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Lieu, Auchincloss boldly go where AI so far has not: the House

Democratic House members use ChatGPT to write resolution and speech

Rep. Ted Lieu used the artificial intelligence program ChatGPT to write a resolution that calls for Congress to focus on AI.
Rep. Ted Lieu used the artificial intelligence program ChatGPT to write a resolution that calls for Congress to focus on AI. (Bill Clark/CQ Roll Call file photo)

Educators may be worried that students will use a new, free artificial intelligence tool to cheat on writing essays, but lawmakers are leaning into it — or don’t consider it cheating. 

The tool, ChatGPT, can almost instantly generate seemingly human-produced text based on a question or other written prompt. Two members of Congress used ChatGPT this week to write the first AI-generated piece of federal legislation and the text of a floor speech.  

Democratic Rep. Ted Lieu of California used the AI program to generate a 168-word resolution expressing support for AI, and Rep. Jake Auchincloss of Massachusetts used it to write a one-minute floor speech saying he would introduce legislation that would establish a joint AI research center.

Lieu’s resolution is indistinguishable from measures originating from other forms of intelligence, better known as staff members, although, in contrast to staff members, ChatGPT did use the text to sing its own praises: “AI is rapidly advancing and has the potential to change the way we live, work, and interact.” The resolution would urge the House to ensure that AI development is safe and ethical and respects Americans’ rights and privacy.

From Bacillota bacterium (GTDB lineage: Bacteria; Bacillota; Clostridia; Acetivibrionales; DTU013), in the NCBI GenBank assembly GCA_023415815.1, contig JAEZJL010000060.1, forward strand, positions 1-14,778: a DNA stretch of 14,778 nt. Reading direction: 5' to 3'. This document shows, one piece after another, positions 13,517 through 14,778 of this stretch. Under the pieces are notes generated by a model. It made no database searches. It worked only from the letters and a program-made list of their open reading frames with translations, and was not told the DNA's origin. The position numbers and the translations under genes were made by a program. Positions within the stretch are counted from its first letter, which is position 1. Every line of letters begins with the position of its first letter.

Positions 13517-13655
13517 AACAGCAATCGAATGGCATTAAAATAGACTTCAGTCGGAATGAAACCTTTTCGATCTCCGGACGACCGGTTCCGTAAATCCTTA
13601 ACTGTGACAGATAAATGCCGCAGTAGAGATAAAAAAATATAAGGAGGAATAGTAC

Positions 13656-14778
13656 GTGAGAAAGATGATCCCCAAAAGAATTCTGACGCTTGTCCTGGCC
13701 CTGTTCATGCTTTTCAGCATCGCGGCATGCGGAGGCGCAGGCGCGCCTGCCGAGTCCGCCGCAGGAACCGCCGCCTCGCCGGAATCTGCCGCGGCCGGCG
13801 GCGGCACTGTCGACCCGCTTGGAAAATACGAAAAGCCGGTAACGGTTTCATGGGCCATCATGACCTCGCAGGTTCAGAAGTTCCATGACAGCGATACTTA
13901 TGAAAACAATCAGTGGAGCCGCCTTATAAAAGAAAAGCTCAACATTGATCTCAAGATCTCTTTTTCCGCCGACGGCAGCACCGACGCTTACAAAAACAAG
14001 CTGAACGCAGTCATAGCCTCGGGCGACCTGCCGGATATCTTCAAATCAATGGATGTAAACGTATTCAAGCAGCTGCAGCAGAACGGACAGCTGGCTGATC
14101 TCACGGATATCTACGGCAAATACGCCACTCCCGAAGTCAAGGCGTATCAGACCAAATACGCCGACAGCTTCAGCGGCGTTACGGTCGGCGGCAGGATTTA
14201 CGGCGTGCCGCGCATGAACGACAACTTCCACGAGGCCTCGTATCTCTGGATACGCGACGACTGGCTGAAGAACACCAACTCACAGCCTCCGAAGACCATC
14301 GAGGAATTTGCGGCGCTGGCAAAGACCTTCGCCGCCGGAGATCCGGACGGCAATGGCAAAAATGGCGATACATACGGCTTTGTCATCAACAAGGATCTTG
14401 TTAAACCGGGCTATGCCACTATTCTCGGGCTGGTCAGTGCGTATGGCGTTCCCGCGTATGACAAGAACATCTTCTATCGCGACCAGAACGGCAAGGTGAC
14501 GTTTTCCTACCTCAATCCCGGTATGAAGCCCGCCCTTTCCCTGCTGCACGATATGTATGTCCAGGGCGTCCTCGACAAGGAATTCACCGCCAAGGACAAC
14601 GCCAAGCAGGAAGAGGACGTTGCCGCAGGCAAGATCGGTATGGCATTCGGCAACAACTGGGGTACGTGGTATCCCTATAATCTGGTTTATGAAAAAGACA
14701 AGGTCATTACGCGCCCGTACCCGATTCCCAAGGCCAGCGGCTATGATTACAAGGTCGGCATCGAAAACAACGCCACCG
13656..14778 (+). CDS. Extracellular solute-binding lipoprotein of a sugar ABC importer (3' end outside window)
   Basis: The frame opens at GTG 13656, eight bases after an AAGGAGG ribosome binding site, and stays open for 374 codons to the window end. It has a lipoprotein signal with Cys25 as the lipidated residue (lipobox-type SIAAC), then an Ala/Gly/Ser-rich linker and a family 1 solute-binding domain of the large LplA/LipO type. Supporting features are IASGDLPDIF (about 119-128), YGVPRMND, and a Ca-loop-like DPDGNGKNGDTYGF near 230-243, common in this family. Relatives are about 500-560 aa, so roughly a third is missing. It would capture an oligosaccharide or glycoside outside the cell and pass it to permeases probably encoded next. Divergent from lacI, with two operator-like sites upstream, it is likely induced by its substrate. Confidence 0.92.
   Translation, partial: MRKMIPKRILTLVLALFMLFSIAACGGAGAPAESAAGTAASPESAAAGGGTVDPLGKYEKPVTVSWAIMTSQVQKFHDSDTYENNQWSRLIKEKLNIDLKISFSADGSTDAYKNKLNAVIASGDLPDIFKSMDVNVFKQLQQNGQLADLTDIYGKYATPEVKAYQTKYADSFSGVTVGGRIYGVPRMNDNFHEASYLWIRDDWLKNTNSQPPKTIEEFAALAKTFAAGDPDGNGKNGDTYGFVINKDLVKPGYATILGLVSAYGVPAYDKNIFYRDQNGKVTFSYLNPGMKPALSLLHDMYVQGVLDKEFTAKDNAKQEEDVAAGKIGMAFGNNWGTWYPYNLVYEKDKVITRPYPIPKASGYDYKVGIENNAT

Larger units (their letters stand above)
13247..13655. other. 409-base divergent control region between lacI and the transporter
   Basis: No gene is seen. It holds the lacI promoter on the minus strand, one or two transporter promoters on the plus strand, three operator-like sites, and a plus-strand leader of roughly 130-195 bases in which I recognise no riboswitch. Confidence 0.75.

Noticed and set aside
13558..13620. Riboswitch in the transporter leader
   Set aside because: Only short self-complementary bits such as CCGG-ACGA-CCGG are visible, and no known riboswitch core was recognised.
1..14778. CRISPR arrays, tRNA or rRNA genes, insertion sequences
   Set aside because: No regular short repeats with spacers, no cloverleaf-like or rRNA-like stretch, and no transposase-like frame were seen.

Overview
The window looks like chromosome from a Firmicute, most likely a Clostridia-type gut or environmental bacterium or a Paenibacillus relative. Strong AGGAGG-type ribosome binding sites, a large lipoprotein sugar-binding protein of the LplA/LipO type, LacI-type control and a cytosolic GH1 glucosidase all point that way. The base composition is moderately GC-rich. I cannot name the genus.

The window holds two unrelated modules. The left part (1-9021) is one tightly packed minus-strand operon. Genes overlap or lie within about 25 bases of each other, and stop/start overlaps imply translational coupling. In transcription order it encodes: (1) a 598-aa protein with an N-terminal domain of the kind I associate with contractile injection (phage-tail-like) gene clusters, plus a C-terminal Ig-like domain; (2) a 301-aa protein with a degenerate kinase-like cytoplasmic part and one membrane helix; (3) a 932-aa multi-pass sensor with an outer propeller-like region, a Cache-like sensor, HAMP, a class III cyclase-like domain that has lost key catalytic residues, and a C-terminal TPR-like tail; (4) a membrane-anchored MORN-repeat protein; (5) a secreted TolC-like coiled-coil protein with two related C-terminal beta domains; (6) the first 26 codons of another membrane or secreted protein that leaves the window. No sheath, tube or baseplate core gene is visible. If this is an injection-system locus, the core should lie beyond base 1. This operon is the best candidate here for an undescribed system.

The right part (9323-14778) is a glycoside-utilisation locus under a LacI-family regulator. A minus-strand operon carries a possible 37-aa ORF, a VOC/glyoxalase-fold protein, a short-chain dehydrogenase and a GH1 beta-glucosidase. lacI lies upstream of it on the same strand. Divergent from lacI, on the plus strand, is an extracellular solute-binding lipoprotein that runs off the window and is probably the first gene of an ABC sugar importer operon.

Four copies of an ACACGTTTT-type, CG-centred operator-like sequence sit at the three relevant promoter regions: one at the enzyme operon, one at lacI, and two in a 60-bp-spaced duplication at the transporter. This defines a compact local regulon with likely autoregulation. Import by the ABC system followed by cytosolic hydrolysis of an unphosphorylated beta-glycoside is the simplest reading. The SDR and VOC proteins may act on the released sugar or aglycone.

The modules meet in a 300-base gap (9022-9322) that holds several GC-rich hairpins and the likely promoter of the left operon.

Lieu got the text by giving the AI program this instruction: “You are Congressman Ted Lieu. Write a comprehensive congressional resolution generally expressing support for Congress to focus on AI.”

For a Jan. 23 op-ed in The New York Times, Lieu also turned to AI, instructing it to “write an attention grabbing first paragraph of an Op-Ed on why artificial intelligence should be regulated.” 

It turns out that AI tools are very anxious about the future. “Imagine a world where autonomous weapons roam the streets, decisions about your life are made by AI systems that perpetuate societal biases and hackers use AI to launch devastating cyberattacks,” ChatGPT responded.

Lieu used the op-ed to urge establishment of an agency to regulate AI. He also said he would introduce legislation that would create a commission to provide recommendations on such regulations. 

“We can harness and regulate A.I. to create a more utopian society or risk having an unchecked, unregulated A.I. push us toward a more dystopian future,” he wrote, noting that he did so himself.   

Partnership with Israel sought

Auchincloss used his one-minute, AI-written speech to say he would introduce legislation that would establish an AI research partnership between the United States and Israel. 

“This is a critical step forward in an era where AI and its implications are taking center stage in public discourse. We must collaborate with international partners like the Israeli government to ensure that the United States maintains a leadership role in AI research and development, and responsibly explores the many possibilities evolving technologies provide,” Auchincloss said on the floor. Or rather, ChatGPT wrote. 

He  said later on Twitter that he didn’t deliver the speech just to be a Capitol Hill first. 

“AI might become a general purpose technology: foundational in every sector. I delivered the first AI-drafted congressional speech yesterday as a call to action. Policymakers need to be purposeful and proactive,” he tweeted. 

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